1. Finger protection: thorns, biting bugs, glass, rusty nails, the odd attacking snake/squirrel/chicken.
2. I want my fingers to stay clean. My heart sinks when I peel off my gloves and my fingers are ingrained with hours of dirt. I wear gloves to AVOID this scenario, not encourage it.
3. Warmth. Who wants to dig around in the winter garden with numb digits? Not I.
4. Breathability: they should never, under any circumstances, turn my hand into a gross white prune.
5. They must be easy to remove and put on. Bonus points if I can put them on with one hand.

With that criteria in hand, I assessed my current gardening gloves. I had two types.

First, the bulk buy glove. 

Pro: Comfortable, breathable, with a useful grippy feature about them. Lightweight fabric makes them cosy to wear. Washable. Reinforced fabric across the knuckles. Leathery-like substance over the fingers. And I can put these babies on with my nose.

Con: They have irritating lumpy seams at the end of the fingers that continually irk me. And forget wearing them in the rain. Your hands will get wet, muddy, sweaty, AND they'll turn into prunes.

Rating: B (B+ if you only wear them in sunny weather)
Price: $







The Atlas GRIP.

I have, over the years, purchased many many pairs of these gloves.  Sold everywhere. Often on sale. At the moment I have five pairs kicking around, in varying stages of decrepitude.

Pro: These are great gloves if cheap and cheerful are your main criteria. The palm side is rubberized while the back is usefully elasticized. The rubber is thick enough to endure many a hearty rose pruning. The rubber is molded so that it WANTS to slide onto your hand, which gives them an edge in the Easy To Get On category.

Con: Theoretically the rubber/elasticized fabric combination seems a sound plan, but in execution it doesn't quite work. The rubber on the back of the finger tips extends only to the first joint - just enough to ensure that you'll be tempted to imagine them Dunk-Proof. But they aren't. And once that elastic gets a whiff of moisture these gloves become Graspy Cold Gloves of Hell. No protective coating over the knuckles, an omission I've rued more than once.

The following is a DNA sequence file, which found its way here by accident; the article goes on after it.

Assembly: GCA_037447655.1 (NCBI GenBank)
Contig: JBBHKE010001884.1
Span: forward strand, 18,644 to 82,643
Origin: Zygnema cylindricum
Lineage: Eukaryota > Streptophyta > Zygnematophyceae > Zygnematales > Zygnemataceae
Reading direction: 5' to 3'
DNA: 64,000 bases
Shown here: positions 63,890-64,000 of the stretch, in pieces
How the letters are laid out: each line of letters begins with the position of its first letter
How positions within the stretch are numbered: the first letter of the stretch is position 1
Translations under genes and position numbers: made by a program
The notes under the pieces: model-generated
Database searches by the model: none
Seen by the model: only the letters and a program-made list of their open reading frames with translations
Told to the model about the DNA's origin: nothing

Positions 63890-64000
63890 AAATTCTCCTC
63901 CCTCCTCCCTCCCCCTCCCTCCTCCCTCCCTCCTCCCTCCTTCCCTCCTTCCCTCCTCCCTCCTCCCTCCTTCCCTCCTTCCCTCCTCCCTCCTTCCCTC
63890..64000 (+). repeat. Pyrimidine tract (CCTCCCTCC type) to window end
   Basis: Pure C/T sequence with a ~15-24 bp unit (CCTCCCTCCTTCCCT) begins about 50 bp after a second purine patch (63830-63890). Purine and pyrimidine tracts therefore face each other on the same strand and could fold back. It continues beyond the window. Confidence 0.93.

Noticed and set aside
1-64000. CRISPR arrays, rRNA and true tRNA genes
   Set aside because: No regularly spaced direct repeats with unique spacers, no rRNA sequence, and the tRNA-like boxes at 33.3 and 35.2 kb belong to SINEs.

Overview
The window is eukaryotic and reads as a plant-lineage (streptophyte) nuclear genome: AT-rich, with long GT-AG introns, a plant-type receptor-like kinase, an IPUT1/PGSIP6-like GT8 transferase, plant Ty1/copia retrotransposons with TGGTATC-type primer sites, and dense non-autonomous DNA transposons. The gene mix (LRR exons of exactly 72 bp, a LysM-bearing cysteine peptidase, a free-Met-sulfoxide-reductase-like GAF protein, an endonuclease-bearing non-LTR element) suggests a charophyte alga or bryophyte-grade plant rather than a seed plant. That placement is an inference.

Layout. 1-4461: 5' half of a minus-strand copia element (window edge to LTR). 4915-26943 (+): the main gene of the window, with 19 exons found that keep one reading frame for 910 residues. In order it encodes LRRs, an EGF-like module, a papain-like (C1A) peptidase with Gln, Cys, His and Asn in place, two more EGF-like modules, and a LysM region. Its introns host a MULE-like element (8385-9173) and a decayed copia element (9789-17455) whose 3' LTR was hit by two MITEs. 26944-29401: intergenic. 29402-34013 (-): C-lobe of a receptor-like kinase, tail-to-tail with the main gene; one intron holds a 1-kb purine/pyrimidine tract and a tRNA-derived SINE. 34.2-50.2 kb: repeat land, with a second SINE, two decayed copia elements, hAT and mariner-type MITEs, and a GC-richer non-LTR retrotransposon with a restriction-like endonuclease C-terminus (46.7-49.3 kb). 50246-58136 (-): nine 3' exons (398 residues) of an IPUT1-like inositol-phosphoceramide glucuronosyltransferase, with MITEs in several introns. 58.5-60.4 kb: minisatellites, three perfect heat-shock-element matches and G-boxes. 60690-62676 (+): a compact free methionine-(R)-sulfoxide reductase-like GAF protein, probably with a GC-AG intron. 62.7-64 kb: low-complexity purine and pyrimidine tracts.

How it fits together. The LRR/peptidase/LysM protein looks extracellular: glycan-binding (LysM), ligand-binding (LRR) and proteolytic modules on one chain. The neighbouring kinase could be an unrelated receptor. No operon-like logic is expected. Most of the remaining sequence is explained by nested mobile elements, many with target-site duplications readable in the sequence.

Rating: C+
Price: $ (I'd give them half a $ if I knew how to do it on the keyboard)

*************

I needed more in the waterproofing category, with a little less cracking of rubber. A clerk at a garden centre told me I needed leather. It was an intriguing thought, so I went with this pair:

 The Gardening Store Specialty Glove.

Pro: Shockingly comfortable. My frugal soul is pained to admit that sometimes you DO get what you pay for. Leather knuckle cover. Sturdy leather finger tips. Highly breathable, with a clever hint of elastic around the back of the wrists (prevents dirt from tumbling into the finger stalls).

Con: We were inseparable until it started raining, whereupon I discovered that my lovely leather is useless when wet. They inhaled the water, the (non-leather) portions grew sodden, and they looked like giant, deformed mitts of mud. So not attractive. We had to part ways.

Rating: A (as long as it's not raining, but you could always just wear them around the house)
Price: $$$

With the knowledge that the rain wasn't going to be letting up any time soon, I went back to the garden centre and bought another pair. A waterproof pair. At the till I was told that these were really excellent gloves. That buoyed me considerably.

The Atlas "Best Damn Gardening Glove Ever" (or something to that effect)

Pro: Again, shockingly comfortable gloves. Your hand positively slides in (the word sinuously wouldn't go amiss here). The rubber extends well up the arm, which allows all sorts of watery scenarios, from rescuing bees in watering cans to working in the rain or wet. The rubber appears more durable than that of the Atlas Grip, which perhaps explains why they stamped Vinylove next to the size. It's how I felt, wearing these.

Con: Haven't found any yet, but perhaps working in hot sun would be one of them. Think hot pruney fingers. Fevered brow. Low comfort levels. That sort of thing.

Rating: A+
Price: $$


So there you have it: my life in gloves. What should I try next? What sort of gloves do you use? I know some say that comparisons are odious, but in this case I feel it's warranted.



Tuesday, March 11, 2014

A Walk Through My Greenhouse

 Come along for the ride - all 14 minutes of it - of my greenhouse. The video had to be compressed and adapted so it might not be as clear as I intended! Feel free to ask questions.

)

Monday, March 10, 2014

Jake, Bly, and Astroman Go To The Beach


"Lucky there aren't any dogs around to sniff us."

"My Beiber hair is getting in the way of my eyes."

"I'm having trouble breathing in this environment."

"Keep the helmet on, Astroman."



"Let's climb up this wood face."

"Look at me - I can hold on to the wood AND smile for the camera!"

"Astroman is having trouble....trouble...help Astroman hold on..."



Sunday, March 9, 2014

Head Shots


I don't normally take photographs in malls, but I made an exception for this particular display. I think shots like these need to be spread far and wide for all to see.

Now where do I get myself one of those headdresses?

Or do I have to make it myself?